Looking back at culture and architecture in the time of martial law
Surely the political lines blur when discussing so-called culture in the time of martial law, roughly from the early ‘70s to mid ‘80s coinciding with the strongman years of the first Marcos, because it’s not always easy separating chaff from grain when both bare vestiges of genius.
Lately in the news is forthcoming closure for renovations of the Cultural Center, the big baby of the former first lady that in its best days transcended ideological persuasion, before or after the EDSA people power revolt. Thus the history of CCP can be divided into three: the fledgling years under Imelda, the post-EDSA cultural ferment, then back to the future of the old guard true, good but not necessarily beautiful. The scheduled retrofitting of that edifice by the sea merely marks another chapter in its storied franchise.
An unsung hero of the early days was the designer of posters of CCP productions, once upon a time museum director Ray Albano, whose work can still be gleaned in the cafeteria and hallways (if not yet taken down for safekeeping before the renovation) through these posters, a distinct art form. It was Albano, dubbed the Quasimodo of the building for his preternatural stoop, who designed the cover of issue #7 of the counterculture magazine Ermita in 1976, a duotone image of a shin and heel in shoe as if foreshadowing hidden fetishes.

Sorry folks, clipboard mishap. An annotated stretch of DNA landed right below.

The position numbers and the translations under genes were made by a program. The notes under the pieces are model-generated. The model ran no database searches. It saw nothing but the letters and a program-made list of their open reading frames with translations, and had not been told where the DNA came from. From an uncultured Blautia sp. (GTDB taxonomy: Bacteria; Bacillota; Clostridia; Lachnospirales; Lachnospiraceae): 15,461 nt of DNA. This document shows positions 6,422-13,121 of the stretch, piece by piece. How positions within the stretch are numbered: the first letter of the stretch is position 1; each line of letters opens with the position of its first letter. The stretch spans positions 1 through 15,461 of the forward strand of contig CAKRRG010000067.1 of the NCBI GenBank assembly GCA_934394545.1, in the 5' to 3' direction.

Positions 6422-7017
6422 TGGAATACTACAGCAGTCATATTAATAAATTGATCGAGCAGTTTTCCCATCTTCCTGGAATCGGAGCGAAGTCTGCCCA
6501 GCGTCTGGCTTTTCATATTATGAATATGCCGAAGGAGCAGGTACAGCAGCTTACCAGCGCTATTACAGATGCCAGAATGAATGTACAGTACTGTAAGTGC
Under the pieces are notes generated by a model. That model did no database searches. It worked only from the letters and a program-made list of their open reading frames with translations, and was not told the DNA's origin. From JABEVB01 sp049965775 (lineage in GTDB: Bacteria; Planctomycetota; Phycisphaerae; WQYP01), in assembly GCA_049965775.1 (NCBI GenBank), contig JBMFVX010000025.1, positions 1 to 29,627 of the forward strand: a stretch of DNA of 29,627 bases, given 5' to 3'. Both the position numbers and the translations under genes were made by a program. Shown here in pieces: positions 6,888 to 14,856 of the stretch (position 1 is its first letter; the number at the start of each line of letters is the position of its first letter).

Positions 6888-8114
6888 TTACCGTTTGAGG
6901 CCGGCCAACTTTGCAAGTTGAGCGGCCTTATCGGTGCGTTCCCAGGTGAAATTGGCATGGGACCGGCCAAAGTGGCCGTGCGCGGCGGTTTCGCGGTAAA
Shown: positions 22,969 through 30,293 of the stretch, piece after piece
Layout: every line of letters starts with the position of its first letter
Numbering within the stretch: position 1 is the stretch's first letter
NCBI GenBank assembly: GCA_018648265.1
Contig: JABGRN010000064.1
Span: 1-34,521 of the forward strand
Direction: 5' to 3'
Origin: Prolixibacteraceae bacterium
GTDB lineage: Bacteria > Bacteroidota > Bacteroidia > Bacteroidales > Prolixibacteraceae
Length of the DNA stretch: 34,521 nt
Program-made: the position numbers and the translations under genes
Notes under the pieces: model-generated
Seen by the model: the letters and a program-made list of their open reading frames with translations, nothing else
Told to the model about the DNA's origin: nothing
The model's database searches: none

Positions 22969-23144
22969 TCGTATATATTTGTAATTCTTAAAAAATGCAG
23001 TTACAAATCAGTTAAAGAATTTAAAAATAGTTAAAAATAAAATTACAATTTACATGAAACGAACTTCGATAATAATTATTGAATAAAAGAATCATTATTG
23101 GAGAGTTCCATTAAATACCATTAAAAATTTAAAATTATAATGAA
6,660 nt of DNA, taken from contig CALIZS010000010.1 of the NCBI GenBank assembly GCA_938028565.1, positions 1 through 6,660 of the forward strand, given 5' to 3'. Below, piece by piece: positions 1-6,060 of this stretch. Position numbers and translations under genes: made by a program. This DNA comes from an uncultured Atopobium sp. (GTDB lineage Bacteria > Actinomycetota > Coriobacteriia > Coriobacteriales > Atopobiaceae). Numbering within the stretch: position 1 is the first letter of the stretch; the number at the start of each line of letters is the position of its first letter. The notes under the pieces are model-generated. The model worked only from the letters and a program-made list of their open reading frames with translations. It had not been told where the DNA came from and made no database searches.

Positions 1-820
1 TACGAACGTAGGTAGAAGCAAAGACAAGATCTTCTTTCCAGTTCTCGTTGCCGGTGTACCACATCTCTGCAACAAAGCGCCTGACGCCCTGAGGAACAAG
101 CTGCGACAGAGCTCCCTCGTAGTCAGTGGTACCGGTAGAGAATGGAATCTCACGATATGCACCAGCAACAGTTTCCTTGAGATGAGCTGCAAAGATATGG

A ward of the first lady at the time who would later become world beater was Cecille Licad, whose piano playing made any listener forget that there was Muslim secession in the south and communists were taking to the hills faster than you could eat nutribun. When Licad played in the CCP again in a sort of homecoming after the EDSA revolt, there were few dry eyes in the house, the welled-up emotion stronger than any unity slogan. Yet the evident restraint was key in her run of scales.
Any narrative of that decade of ferment is incomplete without mentioning Nick Joaquin’s setting the condition of his receiving the national artist award from the regime: release his friend the poet and journalist Pete Lacaba from military stockade. The national artist’s wish was granted, and shortly after Lacaba’s release came the news that younger brother and guerrilla poet Eman Lacaba was killed in the Mindanao hinterlands.
Which reminds one of a favorite joke of Nick’s: Nabaril daw si Pete. Sinong Pete? Hindi sinumpit, binaril.
It was Pete of course who, writing under a pseudonym surnamed Cuevas, submitted a poem titled Prometheus Unbound to one of the literary magazines, Focus, an acrostic whose first letter of each line spelled out Marcos Hitler Diktador Tuta. The poor proofreader in the office based just off Delpan bridge was given a good dressing down by the redoubtable editor in chief Kerima Polotan, whose prose still shines to this day, and if rumors were true even given his or her walking papers and put on surveillance.
Focus and Ermita weren’t the only ones publishing fiction and poetry under martial law, as there was also Expressweek magazine that featured on its cover assorted starlets with mammary glands about to spill out as well basketball players in action, with a staffbox that included what would become the brain trust of Philippine Star’s arts and entertainment section: Millet Martinez, Ching Alano, Ricky Lo.